Has the Covid run ended? Not yet, thinks the prime minister. “It may have taken a pause,” he said last week. “We never know when it will resurface.”
The public is in no mood to listen. Most Indians are throwing caution to the wind, and behaving as if the pandemic had just been a bad dream that has ended.
Look at the way we behave! Hand washes are out, handshakes are back; work from home is ending, loafing at office is back; malls are crowded; crime is back; cars are running; smog is in the air. There is no sign of any new normal that sociologists and behaviour psychologists had been talking about.
But the mask? Isn't it too early discard it? After all, it being there on the face would serve as a reminder that all is still not well with our virus-hit world.
Modi himself has shed his mask. Most of his public appearances these days are sans the mask. The sight of his face may reassure the public, but shouldn't our leaders be wearing the mask for a while longer, especially if “we never know when [the virus] will resurface”?
Anyway, that is just a thought. There are wiser men, hired as image consultants, who would be advising the PM and our other netas—both ruling and opposing—on how to appear in public, what to wear, what to speak, when to shave or when to sport a stubble or beard.
Talking of stubble and beard, Modi has been experimenting with his quite often. He has changed the style of his beard at least four times in the last seven-odd years. He came into the PM House with a smart designer beard, and grew it a little long a year later. Last year, he let it grow like that of Santa Claus. Critics—confound them—said he was trying to look like Gurudev Tagore with an eye on the Bengali vote. Hogwash! Had he gone for a clean shave, they would have said he was trying to look like Vivekananda or Vidyasagar.
Modi's experiments with the beard was one of the hot topics of public discussion during the lazy lockdown months. So much was written and spoken about the style and length of his beard that one wondered whether we may have a new branch of study called prime ministerial pogonology. Pogonology, if you don't know, is the study of beards. A bored gent even filed an RTI plea seeking to know how many times Modi got his hair cut and beard trimmed during each of the lockdowns.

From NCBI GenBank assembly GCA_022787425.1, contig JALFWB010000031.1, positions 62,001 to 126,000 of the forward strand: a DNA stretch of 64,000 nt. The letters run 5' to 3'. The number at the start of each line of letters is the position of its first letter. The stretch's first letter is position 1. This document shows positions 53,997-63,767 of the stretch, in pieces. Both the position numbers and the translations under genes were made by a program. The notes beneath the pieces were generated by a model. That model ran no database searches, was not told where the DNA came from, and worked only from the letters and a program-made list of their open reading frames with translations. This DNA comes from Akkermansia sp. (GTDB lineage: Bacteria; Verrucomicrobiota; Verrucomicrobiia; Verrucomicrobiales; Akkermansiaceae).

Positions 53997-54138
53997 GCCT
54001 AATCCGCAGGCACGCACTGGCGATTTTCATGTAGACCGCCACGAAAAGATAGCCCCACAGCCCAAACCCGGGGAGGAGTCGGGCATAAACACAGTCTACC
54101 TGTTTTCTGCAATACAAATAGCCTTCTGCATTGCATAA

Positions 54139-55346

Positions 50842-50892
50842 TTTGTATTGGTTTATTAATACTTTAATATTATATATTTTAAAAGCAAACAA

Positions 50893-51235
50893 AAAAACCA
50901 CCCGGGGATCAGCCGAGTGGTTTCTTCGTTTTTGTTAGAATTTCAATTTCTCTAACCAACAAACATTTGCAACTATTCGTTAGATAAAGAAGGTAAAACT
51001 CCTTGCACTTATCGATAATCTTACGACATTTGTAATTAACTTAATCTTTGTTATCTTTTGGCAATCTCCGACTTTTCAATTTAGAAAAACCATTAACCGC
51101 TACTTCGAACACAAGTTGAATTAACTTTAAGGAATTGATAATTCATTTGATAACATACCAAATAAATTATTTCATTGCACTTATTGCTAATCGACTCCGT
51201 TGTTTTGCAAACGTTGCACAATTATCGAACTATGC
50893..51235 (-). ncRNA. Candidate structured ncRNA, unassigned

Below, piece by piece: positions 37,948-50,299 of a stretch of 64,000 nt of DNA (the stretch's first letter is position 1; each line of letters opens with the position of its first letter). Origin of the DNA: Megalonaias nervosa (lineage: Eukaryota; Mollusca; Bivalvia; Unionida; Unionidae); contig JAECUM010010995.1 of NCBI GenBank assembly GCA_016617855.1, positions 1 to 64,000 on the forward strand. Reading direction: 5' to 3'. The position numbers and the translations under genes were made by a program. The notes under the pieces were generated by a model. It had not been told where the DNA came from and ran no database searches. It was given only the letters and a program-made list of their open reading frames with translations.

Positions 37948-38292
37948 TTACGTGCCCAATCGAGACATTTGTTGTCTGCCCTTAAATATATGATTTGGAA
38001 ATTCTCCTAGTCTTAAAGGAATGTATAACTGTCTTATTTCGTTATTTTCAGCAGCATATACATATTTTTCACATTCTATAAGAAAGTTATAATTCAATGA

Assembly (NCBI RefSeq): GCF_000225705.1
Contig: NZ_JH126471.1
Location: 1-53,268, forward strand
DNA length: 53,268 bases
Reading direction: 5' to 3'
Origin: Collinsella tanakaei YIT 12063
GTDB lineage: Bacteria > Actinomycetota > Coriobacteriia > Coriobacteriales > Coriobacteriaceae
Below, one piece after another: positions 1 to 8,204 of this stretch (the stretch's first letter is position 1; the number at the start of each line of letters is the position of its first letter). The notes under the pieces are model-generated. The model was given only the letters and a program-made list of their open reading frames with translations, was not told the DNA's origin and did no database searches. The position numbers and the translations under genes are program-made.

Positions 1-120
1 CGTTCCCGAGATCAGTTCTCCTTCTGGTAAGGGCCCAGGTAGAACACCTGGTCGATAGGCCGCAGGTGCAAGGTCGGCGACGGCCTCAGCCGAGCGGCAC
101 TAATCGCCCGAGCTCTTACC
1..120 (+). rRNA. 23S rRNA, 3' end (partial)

Anyway, Modi's Tagore look did not last much long. In September he got his beard trimmed, and flew off to the US where most politicians keep their faces free of the fungus.
Modi is the first Indian PM who has been experimenting with his facial hair. Others have been mostly playing safe and shaving clean. The few exceptions were V.P. Singh who sported a matchstick-like moustache, Chandra Sekhar who wore a tired-looking stubble, Gujral who flaunted a socialite French beard, and Manmohan who stuck to a faith-dictated beard. The rest and most—Jawaharlal Nehru, Lal Bahadur Shastri, Morarji Desai, Charan Singh, Rajiv Gandhi, Narasimha Rao, Deve Gowda, and A.B. Vajpayee—kept their face fungus removed every morning.
TAILPIECE: Abraham Lincoln's Islamic style beard is rare in the western world. The story goes that an 11-year-old girl by name Grace Bedell wrote to him suggesting that sporting a beard might improve his chances of getting elected.
Till the end of the 19th century, most politicians and aristocrats in the west sported beards or sideburns. The clean-shaven look is said to have caught on after scientific papers at the turn of the 20th century suggested that facial hair could be infected with tuberculosis germs.